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The thought of getting a free supply of cabbage every 3-4 months can be exciting. After all, this delicious, nutritious vegetable has a variety of culinary applications. You can either steam them, cook them as a side dish, eat them raw or even ferment them into sauerkraut for a healthy digestive system. The beautiful thing about growing cabbage in aquaponics gardens is that it’s relatively easy to do and pretty much a hands-off process.
In this article, you will learn how to grow cabbages in an aquaponics system by understanding its growing requirements.
Why Should You Grow Cabbages in an Aquaponics System?
Cabbage (Brassica oleracea var. capitata) belongs to the mustard family, just like its relatives – the collard greens, and turnip greens. Because cabbage isn’t fussy and requires little maintenance, many aquaponics gardeners pick this crop as one of their favorites to grow.
Cabbage is used to make sauerkraut, which is a fermented form of the vegetable. Studies have shown how eating fermented vegetables can help boost your immune system and support the growth of good bacteria in your digestive system, resulting in better digestion and better overall health.
Nutritional Content of Cabbage
According to the U.S. Department of Agriculture’s Food Data, one cup (89g) of chopped cabbage contains the following:
- 22 calories
- 16 mg sodium
- 5.2 g carbohydrates
- 0.1 g fat
- 2.2 g fiber
- 2.8 g sugar
- 1.1 g protein
Just like its other cousins from the Brassica family, cabbage is also rich in vitamins and minerals. It is an excellent source of vitamins A, C, and K, folate, and manganese. Cabbages also contain iron, but the red variety contains twice the amount of that micronutrient compared to the green variety. In addition, the red variety has more vitamin A but only half as much vitamin K as the green cabbage.
Choosing the Right Variety of Cabbage For Your Aquaponics Garden
When growing cabbage in aquaponics gardens, it’s important to choose the variety wisely based on the conditions of your local environment. For instance, if you live in a cool-climate region, you can go for varieties that mature slowly and produce big heads. On the other hand, it is best to go for cabbage varieties that mature quickly and are ready for harvest by springtime when you live in a region with warmer climates.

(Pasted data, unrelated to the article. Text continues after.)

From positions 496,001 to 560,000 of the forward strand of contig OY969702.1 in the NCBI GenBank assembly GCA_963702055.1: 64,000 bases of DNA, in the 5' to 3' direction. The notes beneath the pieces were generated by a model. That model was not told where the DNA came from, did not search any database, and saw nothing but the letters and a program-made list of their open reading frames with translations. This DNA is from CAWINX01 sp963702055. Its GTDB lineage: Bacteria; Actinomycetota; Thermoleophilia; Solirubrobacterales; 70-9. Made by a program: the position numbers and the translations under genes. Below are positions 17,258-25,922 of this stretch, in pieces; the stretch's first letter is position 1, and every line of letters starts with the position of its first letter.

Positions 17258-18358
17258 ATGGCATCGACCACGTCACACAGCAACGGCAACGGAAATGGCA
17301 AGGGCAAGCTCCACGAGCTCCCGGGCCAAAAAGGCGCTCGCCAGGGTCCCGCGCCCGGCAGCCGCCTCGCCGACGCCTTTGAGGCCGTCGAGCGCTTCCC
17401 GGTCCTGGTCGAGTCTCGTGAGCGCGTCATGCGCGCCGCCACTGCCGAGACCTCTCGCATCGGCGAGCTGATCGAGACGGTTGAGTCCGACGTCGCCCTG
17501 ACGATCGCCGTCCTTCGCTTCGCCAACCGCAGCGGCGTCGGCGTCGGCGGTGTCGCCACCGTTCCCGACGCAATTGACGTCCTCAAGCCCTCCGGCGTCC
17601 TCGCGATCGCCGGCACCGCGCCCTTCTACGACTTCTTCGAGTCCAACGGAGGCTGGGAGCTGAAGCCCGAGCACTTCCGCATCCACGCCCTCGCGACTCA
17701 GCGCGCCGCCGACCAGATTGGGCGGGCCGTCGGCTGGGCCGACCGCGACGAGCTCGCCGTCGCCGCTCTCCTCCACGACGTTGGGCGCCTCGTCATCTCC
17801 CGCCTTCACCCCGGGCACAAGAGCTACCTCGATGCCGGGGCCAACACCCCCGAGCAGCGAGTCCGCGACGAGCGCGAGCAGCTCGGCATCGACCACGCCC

Generally, cabbages are ready for harvest in 80 to 180 days, depending on the variety. Below is a quick guide on some of the cabbage varieties you might want to try growing in your aquaponics setup:
- Go for Stonehead and Primo varieties if you need to harvest early
- January King – one of the best winter cabbages known for its hardiness; it is colored green and purple with semi-savoyed leaves
- Late Flat Dutch – a late-season harvest (approx. 100 days), which produces large heads that could weigh 10-15 pounds; the leaves are pale green
- Brunswick is a popular variety that stores well long into the winter; heads can weigh 6-9 pounds and have a diameter of 10 inches
- Earliana, as the name implies, is a variety that matures early
- Golden Acre, heirloom variety – well-suited for zones 3-12
- Mammoth Red Rock – well-suited for Zones 1-10; harvest should be ready by 90-100 days.
How to Grow Cabbages Aquaponically
Knowing how to provide the right growing conditions for cabbages will reward you with a fantastic vegetable perfect for stir-fry, salads, and other various recipes. Below are the requirements to help your cabbage thrive in an aquaponics system:
The cool-season cabbage thrives best within 45 deg F and 75 deg F. Cabbage can withstand frost briefly and still survive when temperatures go as low as 20 deg F. Be careful not to let the temperature rise to 80 deg F as this will result in bolting and seeding.
Cabbage loves full sun, so plant it in a sunny location that gets at least 6 hours of sun every day. The more hours, the better.
Maintain a pH range of 6.2-6.6 to help your cabbage thrive. Make sure to use a quality pH meter.
Fish Type to Consider
Since cabbages love cooler climates, choose fish that thrive in cold water as well. A good match for your aquaponics cabbage is trout, specifically rainbow trout. They’re easier to grow but don’t require a lot of maintenance, which is helpful for aquaponics farming.
Common Problems When Growing Cabbages
One of the most common problems with growing cabbages is when the heads split. Splitting occurs due to different factors – one of which is uneven growing conditions. Splits can catch disease and dirt and make the yield unappealing. To fix this, just keep your growing conditions consistent and don’t wait around too long before you harvest your cabbage.
Cabbage is also susceptible to usual pests like aphids, as well as fungal disease and black rot. Check your system to make sure your water flow remains consistent.